This is an interesting little game. But wouldn't it be more fun to rank these lists? Now, we ought not to rank out of desire to produce a final statement about the unwieldy corpuses of people like Godard and Bunuel (and Lang and Hitchcock), with their globe-trotting, stylistic changes, and shifts in thematic, theoretical, and ideological perspective. We need to rank, because, well, if we don't do so, it all seems so lifeless, so conservative: we're left with nothing to angry up the blood and provoke some juvenile mud-slinging and name-calling.
Sadly, I may not be able to contribute too much to this debate, primarily because of the sorry state of film distribution in these parts. (Yeah, I suppose I could get ahold of all those Mizoguchis, Renoirs, and post-60's Godards that I want to see, but I'd be bankrupting myself for some muddy nth-generation dubs of what were already battered and bruised prints. In other words, unless I get to a big city sometime soon, I'm damned.)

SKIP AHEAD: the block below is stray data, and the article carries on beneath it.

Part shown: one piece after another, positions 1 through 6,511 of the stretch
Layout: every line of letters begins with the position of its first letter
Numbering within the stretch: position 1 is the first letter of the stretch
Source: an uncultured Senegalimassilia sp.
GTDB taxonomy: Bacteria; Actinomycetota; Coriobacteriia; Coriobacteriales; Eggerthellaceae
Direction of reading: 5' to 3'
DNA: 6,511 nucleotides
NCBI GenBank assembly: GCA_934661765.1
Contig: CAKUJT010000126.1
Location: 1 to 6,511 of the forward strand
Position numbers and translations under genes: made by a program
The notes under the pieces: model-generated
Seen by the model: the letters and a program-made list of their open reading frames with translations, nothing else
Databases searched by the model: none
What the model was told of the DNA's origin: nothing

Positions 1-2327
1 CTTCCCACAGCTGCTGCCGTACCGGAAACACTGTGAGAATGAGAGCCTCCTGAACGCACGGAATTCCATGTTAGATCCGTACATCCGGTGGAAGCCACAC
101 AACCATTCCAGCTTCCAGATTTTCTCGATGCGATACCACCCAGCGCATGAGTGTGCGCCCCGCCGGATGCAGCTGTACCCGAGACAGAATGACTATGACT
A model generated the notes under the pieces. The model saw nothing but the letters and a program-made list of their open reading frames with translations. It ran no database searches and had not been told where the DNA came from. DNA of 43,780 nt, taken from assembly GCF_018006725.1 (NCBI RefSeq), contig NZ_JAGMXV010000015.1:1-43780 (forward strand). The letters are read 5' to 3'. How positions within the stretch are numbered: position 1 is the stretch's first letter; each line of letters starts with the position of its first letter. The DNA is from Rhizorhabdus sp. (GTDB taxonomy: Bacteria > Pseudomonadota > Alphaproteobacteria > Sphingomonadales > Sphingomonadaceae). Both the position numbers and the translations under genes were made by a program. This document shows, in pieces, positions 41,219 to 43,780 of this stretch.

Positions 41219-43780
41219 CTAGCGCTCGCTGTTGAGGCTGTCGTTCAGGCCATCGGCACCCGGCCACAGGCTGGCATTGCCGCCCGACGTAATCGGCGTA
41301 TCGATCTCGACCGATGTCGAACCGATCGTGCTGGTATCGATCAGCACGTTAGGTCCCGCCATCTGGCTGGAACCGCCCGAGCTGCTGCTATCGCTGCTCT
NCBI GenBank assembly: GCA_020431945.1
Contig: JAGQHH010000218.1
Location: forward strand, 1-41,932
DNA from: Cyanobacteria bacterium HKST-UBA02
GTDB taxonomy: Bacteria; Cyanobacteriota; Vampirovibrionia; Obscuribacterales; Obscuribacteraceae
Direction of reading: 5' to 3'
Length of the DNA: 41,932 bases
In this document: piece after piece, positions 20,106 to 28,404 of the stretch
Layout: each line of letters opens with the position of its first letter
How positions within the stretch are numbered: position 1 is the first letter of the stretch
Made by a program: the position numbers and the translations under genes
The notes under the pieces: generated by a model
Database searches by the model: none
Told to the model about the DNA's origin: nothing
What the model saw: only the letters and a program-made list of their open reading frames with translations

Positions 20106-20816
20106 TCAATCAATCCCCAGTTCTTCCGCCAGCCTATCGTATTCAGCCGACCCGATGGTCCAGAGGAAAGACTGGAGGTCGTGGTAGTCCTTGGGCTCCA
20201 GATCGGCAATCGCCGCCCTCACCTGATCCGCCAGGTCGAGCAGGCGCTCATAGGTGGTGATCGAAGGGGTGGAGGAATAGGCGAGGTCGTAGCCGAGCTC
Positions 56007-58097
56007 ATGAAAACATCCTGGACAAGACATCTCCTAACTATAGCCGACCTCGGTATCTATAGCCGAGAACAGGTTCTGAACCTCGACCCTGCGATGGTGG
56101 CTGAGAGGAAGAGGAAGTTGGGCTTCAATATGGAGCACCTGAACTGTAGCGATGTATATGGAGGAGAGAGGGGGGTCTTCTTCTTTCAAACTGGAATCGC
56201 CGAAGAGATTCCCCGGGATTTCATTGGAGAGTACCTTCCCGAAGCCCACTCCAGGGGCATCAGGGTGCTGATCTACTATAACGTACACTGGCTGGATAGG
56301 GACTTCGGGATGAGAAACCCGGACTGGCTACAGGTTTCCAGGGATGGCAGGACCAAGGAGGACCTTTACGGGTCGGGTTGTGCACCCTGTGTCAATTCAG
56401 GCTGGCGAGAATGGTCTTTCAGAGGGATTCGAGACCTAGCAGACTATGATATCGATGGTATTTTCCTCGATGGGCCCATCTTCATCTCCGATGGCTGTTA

A few suggestions for more lists:
Need to be here: Ozu, Rossellini (where are the distributors for the late tv stuff?), Fassbinder
Possible Additions (they've made more than enough films, and some people would strenuously object to their absence, but I'm not too sure): Griffith, Herzog, Pasolini, Michael Powell
If only they'd made more films (ok, some made just enough, but this would make their lists way too obvious): Murnau, von Stroheim, Antonioni, Dreyer, Vertov, Rivette